By Liam McFarlane, FCIA, Economical Insurance
As we have learned from COVID-19, a pandemic can have a profound and prolonged impact on many facets of society across the globe. For insurers and reinsurers in both life and health and property and casualty practice areas, a pandemic may impact all aspects of a company’s operations and hence a broad and comprehensive approach to managing through such a crisis must be deployed. This article discusses how to build an effective enterprise risk management (ERM) response team to cope with a pandemic.
By leveraging and trusting what we have already built, a more effective and agile response can be rapidly deployed. ERM response teams within leading insurers have established various plans with procedures designed to enable management to respond to crisis events such as fires, cyber attacks, terrorist events, etc. At the time of a crisis, the crisis management team (CMT) must be quickly engaged and deploy the plans that will best respond to the crisis event. In the face of a pandemic, plans relating to business continuity, communicable disease, corporate emergency response, and crisis communication, among others, must be actioned.
A pandemic is fundamentally a health crisis (physical and mental), with knock-on effects on financial and other business areas. The initial response to a health crisis should be designed to secure the health and safety of employees and other key partners. Social distancing, knowing your team’s whereabouts, working from home, and reporting infection or contact, are all required to effectively manage the spread of a highly contagious disease. Quick decisions are required to minimize exposure from business and personal travel, meetings, conferences, etc. and the CMT must be empowered to act quickly and decisively in these circumstances.
To ensure business continuity, key leaders such as the CEO, CFO, and CRO should be immediately isolated to prevent contracting the virus and to ensure they can lead the organization through the crisis. Further, individuals who can temporarily fill all key executive roles in the case of incapacity should be identified in a central repository so that the organization can continue to function effectively in the face of the pandemic.
The relevant crisis management plans include action steps and designated plan leaders, depending on the severity of the crisis. Due to the far-reaching implications of a pandemic, the CEO and the Board must be engaged immediately, and throughout the crisis, to lead the CMT and the broader business in order to build a successful response. The CRO, ERM, and senior management must continue to promote a risk culture during these times to ensure the organization is able to navigate its way through the crisis. As part of this, it is important to stress the company’s key values to maintain employee engagement, boost morale, and increase productivity.
A pandemic war room should be created and staffed by senior executives to lead workstreams in order to steer through the pandemic.
Crisis management workstreams should include human resources, finance (capital and liquidity), investments, core business team(s), technology, operations, communications, and other streams as appropriate. The war room should contain a repository of all relevant plans, documentation of decisions, and other materials relevant to efficiently navigate through the crisis. All risks associated with COVID-19 such as cyber, fraud, reputational, supply chain, health and safety, etc. should be identified and the ERM response team should collaborate with the workstreams to develop plans to aid senior management in handling and monitoring these risks.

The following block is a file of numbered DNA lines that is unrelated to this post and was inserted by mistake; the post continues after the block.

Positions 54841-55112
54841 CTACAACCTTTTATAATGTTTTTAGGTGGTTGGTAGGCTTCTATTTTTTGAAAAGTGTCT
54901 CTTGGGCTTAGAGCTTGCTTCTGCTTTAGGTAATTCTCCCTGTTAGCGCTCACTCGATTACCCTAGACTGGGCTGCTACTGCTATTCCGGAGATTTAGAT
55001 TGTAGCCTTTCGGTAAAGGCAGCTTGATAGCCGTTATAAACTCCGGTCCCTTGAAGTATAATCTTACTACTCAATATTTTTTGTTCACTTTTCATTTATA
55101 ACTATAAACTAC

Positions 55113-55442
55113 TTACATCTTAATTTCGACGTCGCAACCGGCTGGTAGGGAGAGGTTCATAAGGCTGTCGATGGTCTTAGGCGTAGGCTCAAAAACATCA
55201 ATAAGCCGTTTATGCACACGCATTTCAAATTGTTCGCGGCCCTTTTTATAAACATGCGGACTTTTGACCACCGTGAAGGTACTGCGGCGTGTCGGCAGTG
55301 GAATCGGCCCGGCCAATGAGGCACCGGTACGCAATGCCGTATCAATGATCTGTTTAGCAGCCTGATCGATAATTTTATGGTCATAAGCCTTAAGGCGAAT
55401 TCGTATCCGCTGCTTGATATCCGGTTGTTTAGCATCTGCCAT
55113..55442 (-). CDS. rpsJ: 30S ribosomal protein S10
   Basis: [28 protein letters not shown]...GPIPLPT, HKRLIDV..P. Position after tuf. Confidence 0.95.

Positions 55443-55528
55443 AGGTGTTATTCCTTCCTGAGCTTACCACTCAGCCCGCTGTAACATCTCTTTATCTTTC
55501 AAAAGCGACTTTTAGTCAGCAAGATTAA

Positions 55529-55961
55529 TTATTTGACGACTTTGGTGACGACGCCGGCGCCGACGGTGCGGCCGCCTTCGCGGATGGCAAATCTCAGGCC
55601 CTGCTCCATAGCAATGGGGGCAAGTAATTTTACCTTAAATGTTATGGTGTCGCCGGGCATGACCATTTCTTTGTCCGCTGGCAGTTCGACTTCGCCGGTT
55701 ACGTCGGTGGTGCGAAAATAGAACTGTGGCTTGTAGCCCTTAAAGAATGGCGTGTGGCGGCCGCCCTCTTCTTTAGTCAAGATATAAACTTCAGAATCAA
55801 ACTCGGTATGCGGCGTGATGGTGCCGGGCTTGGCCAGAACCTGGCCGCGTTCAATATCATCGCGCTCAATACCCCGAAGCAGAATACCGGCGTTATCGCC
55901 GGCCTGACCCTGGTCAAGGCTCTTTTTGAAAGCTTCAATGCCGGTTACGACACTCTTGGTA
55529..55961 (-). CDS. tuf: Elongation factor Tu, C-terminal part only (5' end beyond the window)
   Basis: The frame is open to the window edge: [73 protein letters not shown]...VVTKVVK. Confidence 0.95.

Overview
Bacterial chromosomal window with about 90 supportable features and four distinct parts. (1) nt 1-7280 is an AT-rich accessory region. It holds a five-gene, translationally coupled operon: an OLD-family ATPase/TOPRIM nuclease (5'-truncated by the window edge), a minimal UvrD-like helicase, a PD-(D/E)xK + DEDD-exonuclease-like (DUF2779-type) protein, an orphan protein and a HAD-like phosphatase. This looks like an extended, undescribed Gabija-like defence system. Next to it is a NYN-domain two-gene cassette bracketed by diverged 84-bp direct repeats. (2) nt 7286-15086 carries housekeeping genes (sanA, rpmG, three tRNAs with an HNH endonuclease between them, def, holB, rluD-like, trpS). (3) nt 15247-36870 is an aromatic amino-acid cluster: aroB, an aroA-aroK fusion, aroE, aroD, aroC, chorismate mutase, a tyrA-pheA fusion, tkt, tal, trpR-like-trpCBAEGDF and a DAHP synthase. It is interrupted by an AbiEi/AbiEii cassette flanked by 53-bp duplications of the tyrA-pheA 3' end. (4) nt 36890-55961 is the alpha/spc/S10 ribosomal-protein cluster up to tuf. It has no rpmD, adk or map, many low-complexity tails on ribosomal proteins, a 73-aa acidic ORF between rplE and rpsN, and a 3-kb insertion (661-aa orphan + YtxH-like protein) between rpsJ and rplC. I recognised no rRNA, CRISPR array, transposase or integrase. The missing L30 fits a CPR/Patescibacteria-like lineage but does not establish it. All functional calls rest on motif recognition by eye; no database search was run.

Constant assessment of all elements of the pandemic must be completed, and appropriate dashboards and other sources of information updated to facilitate effective decision making. In the early stages of the pandemic a number of these dashboards (disease tracking, investments, capital, liquidity, etc.) should be updated daily and response actions identified and executed as required.
Early in the crisis, the CEO, CMT, and workstream leaders should meet daily to develop and agree on action plans and to report on execution status of previously agreed plans. Communication should also be developed and, in the early stages, delivered frequently to stakeholders. Decisions must be made quickly to respond to a crisis such as a pandemic, and hence workstream leaders should be key decision makers.
Once business continuity has been established, meeting cadence can be relaxed somewhat. However, the ability to reestablish daily crisis management should be maintained in case of re-emergence. Additionally, it must be recognized that business plans constructed prior to the pandemic may be impacted materially and that the ability to plan in the face of significant uncertainty is compromised. Constant monitoring and modelling of potential scenarios and the ability to pivot and take action under different emerging circumstances must be developed.
Once management is effectively running the business in the face of the pandemic, there may be opportunities associated with the pandemic that can be identified and further explored, e.g., faster transition to working from home, expanding digital capability, etc. Those who respond quickly to these opportunities may be better positioned to manage in the new normal that will emerge from a pandemic.
Finally, at a suitable time in the crisis, the CMT should reflect and determine what worked and what didn’t to adjust crisis management plans and structures as appropriate, in the hope that a pandemic such as COVID-19 never occurs again.
This article reflects the opinion of the author and does not represent an official statement of the CIA.
This article originally appeared on the CIA COVID-19 Hub.